The early 1890s were a difficult time for Ida Aalberg in many ways. As a result of her trips abroad, she began to become estranged from the Finnish Theatre and its nationalistic intellectual atmosphere, while not achieving a breakthrough in a foreign language. She did have a number of successes at the Finnish Theatre, especially in the main role of Ibsen's Hedda Gabler and as Kirsti in Gustaf von Numers' Elinan surma ('The Death of Elina') in 1891. Critics' views on acting were, however, gradually changing. And Bergbom's theatre had developed in a direction of its own, moving increasingly towards ensemble acting and realism. Ida Aalberg nevertheless retained her special position as the great star of Finnish theatre until her death, despite increasing instances of criticism.

Lauri Kivekäs died in March 1893. In the autumn, Ida Aalberg gathered around her a group of actors and began a Finnish-language tour under her own name; the repertoire included Minna Canth's new play Sylvi. By the following year, 1894, Aalberg had already married again, this time to the St Petersburg nobleman Baron Alexander Uexkull-Gyllenband. News of the marriage was received with mixed feelings in Finland. Soon after the wedding, Aalberg left on a Swedish-language tour of Scandinavia organised by Harald Molander; the production of La dame aux camélias by Alexandre Dumas fils was given a particularly favourable reception. And dreams of conquering the German stage had not yet faded, either. In 1896, Ida Aalberg negotiated for a move to the Duke of Meiningen's company; but nothing came of this.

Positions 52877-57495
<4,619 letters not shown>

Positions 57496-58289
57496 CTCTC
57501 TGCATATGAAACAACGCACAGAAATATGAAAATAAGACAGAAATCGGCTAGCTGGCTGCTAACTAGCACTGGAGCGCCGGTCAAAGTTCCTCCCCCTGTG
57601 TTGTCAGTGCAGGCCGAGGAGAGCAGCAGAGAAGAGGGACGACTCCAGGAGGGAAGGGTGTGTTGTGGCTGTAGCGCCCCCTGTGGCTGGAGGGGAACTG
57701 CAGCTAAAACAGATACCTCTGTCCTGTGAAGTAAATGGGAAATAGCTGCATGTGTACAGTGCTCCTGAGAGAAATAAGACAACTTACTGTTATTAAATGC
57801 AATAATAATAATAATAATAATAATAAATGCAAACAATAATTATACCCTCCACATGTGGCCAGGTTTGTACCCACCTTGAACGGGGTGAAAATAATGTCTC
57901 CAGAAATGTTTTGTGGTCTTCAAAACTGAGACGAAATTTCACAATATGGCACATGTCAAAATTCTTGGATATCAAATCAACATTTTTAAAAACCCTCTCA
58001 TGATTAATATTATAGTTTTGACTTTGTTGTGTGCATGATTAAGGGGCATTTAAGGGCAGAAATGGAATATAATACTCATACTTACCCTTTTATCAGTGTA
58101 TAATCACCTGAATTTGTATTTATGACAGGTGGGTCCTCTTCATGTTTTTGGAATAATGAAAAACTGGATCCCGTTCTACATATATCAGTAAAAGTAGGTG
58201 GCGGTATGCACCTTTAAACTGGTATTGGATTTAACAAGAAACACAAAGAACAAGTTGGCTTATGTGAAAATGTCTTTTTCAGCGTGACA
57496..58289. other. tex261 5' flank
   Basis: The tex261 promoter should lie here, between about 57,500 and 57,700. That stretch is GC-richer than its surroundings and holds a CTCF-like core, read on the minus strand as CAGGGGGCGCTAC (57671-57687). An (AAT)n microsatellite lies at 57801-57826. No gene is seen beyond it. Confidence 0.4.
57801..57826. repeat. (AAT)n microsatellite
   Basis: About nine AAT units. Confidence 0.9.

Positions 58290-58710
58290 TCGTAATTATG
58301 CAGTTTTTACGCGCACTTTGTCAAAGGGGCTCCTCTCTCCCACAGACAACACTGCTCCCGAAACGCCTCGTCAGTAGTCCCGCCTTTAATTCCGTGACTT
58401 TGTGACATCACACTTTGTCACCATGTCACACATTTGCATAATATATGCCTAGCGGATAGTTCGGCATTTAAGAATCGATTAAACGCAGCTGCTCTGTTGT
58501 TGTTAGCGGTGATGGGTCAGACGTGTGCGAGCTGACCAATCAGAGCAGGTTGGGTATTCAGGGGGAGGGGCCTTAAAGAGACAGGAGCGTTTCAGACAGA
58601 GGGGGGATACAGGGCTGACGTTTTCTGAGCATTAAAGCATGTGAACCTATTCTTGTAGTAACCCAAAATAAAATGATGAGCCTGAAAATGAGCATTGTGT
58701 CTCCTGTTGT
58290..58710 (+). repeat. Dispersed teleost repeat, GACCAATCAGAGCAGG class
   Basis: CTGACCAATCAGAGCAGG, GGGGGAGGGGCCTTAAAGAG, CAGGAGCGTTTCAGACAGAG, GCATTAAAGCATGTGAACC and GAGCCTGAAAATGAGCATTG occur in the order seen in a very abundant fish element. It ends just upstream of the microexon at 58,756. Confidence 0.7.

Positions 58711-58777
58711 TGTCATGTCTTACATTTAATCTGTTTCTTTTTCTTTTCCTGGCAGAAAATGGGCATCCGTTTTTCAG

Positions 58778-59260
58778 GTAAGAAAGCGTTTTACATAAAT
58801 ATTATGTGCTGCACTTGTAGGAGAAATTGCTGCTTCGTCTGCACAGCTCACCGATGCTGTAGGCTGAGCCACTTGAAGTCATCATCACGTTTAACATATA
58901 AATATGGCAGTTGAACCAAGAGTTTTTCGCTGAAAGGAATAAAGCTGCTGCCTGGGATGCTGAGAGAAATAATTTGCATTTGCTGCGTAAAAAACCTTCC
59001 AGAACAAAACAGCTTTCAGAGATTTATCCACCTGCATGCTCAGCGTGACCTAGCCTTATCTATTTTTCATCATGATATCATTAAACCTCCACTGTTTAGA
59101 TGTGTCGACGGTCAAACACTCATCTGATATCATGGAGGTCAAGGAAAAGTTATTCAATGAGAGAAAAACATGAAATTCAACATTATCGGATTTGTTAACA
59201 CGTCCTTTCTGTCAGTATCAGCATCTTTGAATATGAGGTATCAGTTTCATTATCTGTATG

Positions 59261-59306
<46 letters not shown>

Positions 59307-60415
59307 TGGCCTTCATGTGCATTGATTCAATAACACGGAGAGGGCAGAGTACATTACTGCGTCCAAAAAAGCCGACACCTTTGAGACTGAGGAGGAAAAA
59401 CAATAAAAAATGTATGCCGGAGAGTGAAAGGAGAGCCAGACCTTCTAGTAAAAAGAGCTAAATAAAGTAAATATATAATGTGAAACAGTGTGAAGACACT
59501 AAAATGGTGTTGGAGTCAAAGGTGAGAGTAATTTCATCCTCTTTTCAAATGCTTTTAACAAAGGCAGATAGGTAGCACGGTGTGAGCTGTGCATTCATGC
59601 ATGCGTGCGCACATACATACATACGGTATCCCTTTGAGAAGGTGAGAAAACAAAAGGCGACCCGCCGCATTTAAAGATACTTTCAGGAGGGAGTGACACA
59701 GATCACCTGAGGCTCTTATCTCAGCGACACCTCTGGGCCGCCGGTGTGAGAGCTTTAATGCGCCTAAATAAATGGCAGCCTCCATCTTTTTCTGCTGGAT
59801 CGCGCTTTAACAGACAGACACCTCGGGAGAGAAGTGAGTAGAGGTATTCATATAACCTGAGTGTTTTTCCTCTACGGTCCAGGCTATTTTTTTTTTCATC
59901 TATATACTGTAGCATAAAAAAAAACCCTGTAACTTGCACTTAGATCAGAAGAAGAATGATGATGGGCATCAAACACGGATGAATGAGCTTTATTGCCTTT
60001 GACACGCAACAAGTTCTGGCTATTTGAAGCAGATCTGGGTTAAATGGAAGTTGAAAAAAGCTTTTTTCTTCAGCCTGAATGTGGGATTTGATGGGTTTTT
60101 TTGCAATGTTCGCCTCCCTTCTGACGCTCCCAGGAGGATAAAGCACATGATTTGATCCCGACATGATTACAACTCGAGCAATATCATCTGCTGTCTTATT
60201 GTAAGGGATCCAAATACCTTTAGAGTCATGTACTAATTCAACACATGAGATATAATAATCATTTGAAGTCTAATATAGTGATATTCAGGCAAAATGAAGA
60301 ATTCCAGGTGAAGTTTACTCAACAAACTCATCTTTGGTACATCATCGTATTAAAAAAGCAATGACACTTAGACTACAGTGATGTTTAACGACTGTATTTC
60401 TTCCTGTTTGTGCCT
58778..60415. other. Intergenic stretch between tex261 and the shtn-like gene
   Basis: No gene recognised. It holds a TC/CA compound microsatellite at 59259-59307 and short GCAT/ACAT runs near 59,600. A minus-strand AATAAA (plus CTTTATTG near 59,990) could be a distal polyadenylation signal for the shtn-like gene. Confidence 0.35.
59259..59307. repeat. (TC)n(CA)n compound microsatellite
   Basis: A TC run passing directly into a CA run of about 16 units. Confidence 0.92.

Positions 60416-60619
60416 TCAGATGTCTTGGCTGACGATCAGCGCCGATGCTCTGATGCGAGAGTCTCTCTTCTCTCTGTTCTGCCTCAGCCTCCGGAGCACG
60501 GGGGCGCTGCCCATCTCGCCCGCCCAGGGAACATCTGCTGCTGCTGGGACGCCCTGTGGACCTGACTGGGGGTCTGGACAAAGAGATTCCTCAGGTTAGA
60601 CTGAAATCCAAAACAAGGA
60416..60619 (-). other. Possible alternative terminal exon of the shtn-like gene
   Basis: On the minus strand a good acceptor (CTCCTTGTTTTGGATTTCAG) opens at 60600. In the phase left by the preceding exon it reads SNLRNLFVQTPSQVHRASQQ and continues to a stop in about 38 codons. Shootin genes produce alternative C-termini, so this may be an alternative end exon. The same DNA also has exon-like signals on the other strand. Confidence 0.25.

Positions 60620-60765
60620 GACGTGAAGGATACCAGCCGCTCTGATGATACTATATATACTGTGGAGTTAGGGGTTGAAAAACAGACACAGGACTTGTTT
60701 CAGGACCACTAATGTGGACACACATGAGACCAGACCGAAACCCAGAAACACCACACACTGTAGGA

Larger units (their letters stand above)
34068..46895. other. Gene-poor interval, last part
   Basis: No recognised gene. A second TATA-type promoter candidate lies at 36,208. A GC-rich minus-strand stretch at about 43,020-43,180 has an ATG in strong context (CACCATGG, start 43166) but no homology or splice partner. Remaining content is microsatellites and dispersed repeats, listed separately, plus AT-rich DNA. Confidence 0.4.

At the end of the decade, illness led to a break of almost three years in Aalberg's stage career. She undertook her last long tours in the early 1900s. The German-language Tournée Ida Aalberg of 1904/05 was favourably received in Riga, St Petersburg and Moscow; and in 1907 Aalberg appeared once again as a guest performer in Hungary. However, after the death of Kaarlo Bergbom in 1904, her interests became increasingly focused on her homeland and its theatrical life. In this, she had the support of her husband, who was thoroughly familiar with the theatre and new trends in dramatic performance. Together with him, she occasionally even considered the establishment of a theatre company of their own. Baron Alexander Uexkull-Gyllenband was above all a philosopher; but he supported his wife in her work in many ways, in the process himself developing as a director and an influential figure in Finnish theatre.